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UW Opens High-tech Lab
by Peter Baumann
This article ran in the Laramie Boomerang on Sunday, October 10, 2010, and is available online.
With 128 cores and 128 virtual cores combining for an estimated teraflop of computational power - about 256 times the performance of a consumer desktop computer - University of Wyoming faculty, students and industry movers present at Friday's ribbon-cutting for the Encana Integrated Data Simulation Data Center had a lot to celebrate.
"I look so forward to seeing what these young guys (students) are going to do for us in the next 10 years, because what we need is affordable clean energy," Encana executive vice president and UW alumnus Eric Marsh said. "We have that in natural gas, and I think these guys will make it even better going forward. By giving them the tools such as the Halliburton (and Schlumberger) software and the data to work with, these guys are going to come out of Wyoming and be able to do fantastic things for us as a society... you guys are going to have what I think is a state of the art facility."
The simulations lab, which opened in August and was funded through a $2 million gift from Encana matched by the state of Wyoming, will enable students to create three-dimensional renderings of oil and gas development areas, detailing stratum 12,000 feet below the surface. Marsh said the software and technology allows students to run simulations of drill wells 30-40 years into the future predicting the life and output of wells.
"We can model Jonah (Field) for instance, and we can put a well bore in the model and start producing it. We can figure what the well will ultimately make and advance it," Marsh said.
The computer cluster that powers the laboratory is one of the most powerful on campus, UW petroleum/chemical engineering department head Andrew Hansen said.
"That cluster is necessary to drive all of these machines and supply them with the oil and gas databases we're collecting for the students to work on to do their three-dimensional modeling," Hansen said. "Right now we have 31 gigs going back and forth, potentially, from this room through the wall. It's remarkable."
Technology is not the only determining factor in future energy development; as drilling capabilities evolve, the energy industry will require more and more collaboration among different fields of expertise. UW geophysics student Amit Padhi said facilities such as the simulations lab would be crucial for dialogue between engineers and physicists.
"When we come to collaborate with the petroleum engineers, I actually need to show them how I created the model and how the gridding has been done," Padhi said.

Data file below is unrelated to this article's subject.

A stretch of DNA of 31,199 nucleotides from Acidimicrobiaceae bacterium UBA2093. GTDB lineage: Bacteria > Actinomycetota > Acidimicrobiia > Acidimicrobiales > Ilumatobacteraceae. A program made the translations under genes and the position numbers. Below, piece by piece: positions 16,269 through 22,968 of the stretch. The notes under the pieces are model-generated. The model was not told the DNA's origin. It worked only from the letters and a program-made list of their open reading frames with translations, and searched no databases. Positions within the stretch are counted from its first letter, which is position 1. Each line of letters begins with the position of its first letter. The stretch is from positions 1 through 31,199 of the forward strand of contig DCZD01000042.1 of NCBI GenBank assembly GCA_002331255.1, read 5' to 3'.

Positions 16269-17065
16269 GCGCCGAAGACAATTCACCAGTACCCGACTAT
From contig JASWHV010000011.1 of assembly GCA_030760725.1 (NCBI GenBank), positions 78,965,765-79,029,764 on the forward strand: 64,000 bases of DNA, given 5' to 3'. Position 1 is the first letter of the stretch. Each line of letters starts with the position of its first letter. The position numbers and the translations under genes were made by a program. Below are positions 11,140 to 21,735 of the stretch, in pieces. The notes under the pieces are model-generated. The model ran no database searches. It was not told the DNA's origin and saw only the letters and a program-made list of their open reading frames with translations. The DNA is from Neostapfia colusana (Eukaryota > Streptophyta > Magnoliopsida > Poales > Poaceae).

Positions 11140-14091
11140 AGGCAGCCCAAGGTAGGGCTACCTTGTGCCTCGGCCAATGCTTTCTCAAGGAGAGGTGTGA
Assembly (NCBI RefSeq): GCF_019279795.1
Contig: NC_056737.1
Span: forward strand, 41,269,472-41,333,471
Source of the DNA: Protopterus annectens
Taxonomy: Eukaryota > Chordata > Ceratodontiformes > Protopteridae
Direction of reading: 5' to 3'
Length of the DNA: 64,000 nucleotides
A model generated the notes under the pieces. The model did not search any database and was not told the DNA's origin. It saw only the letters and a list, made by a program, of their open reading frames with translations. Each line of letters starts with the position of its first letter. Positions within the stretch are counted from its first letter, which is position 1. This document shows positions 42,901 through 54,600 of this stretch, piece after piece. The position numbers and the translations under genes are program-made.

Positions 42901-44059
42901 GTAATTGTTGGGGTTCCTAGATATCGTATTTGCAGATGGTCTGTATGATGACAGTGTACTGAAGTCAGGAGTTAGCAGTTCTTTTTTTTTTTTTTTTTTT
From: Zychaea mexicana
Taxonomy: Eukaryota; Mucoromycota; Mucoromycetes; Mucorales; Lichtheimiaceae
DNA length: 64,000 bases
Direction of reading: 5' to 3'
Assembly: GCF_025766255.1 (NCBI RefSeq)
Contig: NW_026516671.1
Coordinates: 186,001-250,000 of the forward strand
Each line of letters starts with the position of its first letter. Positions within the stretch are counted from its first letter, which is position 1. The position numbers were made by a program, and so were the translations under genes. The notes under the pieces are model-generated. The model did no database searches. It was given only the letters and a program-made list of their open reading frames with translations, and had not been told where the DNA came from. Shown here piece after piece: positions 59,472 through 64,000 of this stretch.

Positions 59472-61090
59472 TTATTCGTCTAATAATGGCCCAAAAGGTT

"All of that has to be shown, and this is a great way to do that. I can have geophysicists here, petroleum engineers here looking at the visualization and discussing how to best approach a problem."
The laboratory also has implications for other fields of study such as mechanical, civil and mechanical engineering, Professor Vladimir Alvarado said.
"This is a multipurpose facility. It's powerful enough that you can install any kind of software that is compatible with the hardware here, and they don't have to be petroleum-based. We're already teaching two chemical engineering classes here," he said.
In the coming year, the lab will also facilitate education for industry professionals around the state and region, Alvarado said, through the lab's ability to broadcast visually off-site.
"If people can't come here, we can reach them with media sites and the cameras we have," Alvarado said. "The potential of this room is not limited by the physical space. We can have whole conferences here because we can send four different outputs from this facility."
Top Photo - The official ribbon-cutting ceremony for the Encana Integrated Data Simulation Data Center, with (l-r) UW President Tom Buchanan, Encana Executive Vice President Eric Marsh, and UW Professor of Chemical and Petroleum Engineering Andy Hansen. (Courtesy Andy Carpenean/Boomerang photographer)
Middle Photo - Eric Marsh, executive vice president of Encana, answers questions with a 3-D model of the Moxa Arch energy development area behind him Friday at the University of Wyoming. (Courtesy Andy Carpenean/Boomerang photographer)
Bottom Photo - Eric Marsh, executive vice president of Encana, discusses the 3-D model of Moxa Arch. (Courtesy UW College of Engineering and Applied Science)